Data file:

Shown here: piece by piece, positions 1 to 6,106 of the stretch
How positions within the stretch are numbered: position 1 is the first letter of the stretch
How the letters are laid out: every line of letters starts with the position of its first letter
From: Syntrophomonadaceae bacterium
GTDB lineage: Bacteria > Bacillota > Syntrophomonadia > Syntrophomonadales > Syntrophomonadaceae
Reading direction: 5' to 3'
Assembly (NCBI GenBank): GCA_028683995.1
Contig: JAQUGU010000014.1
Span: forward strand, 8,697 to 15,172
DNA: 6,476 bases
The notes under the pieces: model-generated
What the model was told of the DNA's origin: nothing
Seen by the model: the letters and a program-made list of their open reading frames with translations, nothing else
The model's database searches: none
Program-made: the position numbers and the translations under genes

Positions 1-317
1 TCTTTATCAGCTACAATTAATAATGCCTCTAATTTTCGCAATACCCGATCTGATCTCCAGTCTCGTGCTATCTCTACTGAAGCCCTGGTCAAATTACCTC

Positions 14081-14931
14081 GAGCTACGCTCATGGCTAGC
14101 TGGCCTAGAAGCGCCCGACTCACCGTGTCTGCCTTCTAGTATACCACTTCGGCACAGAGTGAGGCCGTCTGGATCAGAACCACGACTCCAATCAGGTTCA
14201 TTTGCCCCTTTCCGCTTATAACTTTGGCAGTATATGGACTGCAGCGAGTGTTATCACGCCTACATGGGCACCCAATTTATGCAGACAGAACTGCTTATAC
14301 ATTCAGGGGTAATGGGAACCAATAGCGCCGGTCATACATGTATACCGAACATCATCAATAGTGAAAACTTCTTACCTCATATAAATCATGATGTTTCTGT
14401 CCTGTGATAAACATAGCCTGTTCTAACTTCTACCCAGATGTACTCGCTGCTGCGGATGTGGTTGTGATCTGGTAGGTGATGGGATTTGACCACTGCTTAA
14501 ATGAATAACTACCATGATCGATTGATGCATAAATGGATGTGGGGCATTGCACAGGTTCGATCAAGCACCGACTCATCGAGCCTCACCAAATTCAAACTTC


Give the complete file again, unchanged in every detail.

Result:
Shown here: piece by piece, positions 1 to 6,106 of the stretch
How positions within the stretch are numbered: position 1 is the first letter of the stretch
How the letters are laid out: every line of letters starts with the position of its first letter
From: Syntrophomonadaceae bacterium
GTDB lineage: Bacteria > Bacillota > Syntrophomonadia > Syntrophomonadales > Syntrophomonadaceae
Reading direction: 5' to 3'
Assembly (NCBI GenBank): GCA_028683995.1
Contig: JAQUGU010000014.1
Span: forward strand, 8,697 to 15,172
DNA: 6,476 bases
The notes under the pieces: model-generated
What the model was told of the DNA's origin: nothing
Seen by the model: the letters and a program-made list of their open reading frames with translations, nothing else
The model's database searches: none
Program-made: the position numbers and the translations under genes

Positions 1-317
1 TCTTTATCAGCTACAATTAATAATGCCTCTAATTTTCGCAATACCCGATCTGATCTCCAGTCTCGTGCTATCTCTACTGAAGCCCTGGTCAAATTACCTC

Positions 14081-14931
14081 GAGCTACGCTCATGGCTAGC
14101 TGGCCTAGAAGCGCCCGACTCACCGTGTCTGCCTTCTAGTATACCACTTCGGCACAGAGTGAGGCCGTCTGGATCAGAACCACGACTCCAATCAGGTTCA
14201 TTTGCCCCTTTCCGCTTATAACTTTGGCAGTATATGGACTGCAGCGAGTGTTATCACGCCTACATGGGCACCCAATTTATGCAGACAGAACTGCTTATAC
14301 ATTCAGGGGTAATGGGAACCAATAGCGCCGGTCATACATGTATACCGAACATCATCAATAGTGAAAACTTCTTACCTCATATAAATCATGATGTTTCTGT
14401 CCTGTGATAAACATAGCCTGTTCTAACTTCTACCCAGATGTACTCGCTGCTGCGGATGTGGTTGTGATCTGGTAGGTGATGGGATTTGACCACTGCTTAA
14501 ATGAATAACTACCATGATCGATTGATGCATAAATGGATGTGGGGCATTGCACAGGTTCGATCAAGCACCGACTCATCGAGCCTCACCAAATTCAAACTTC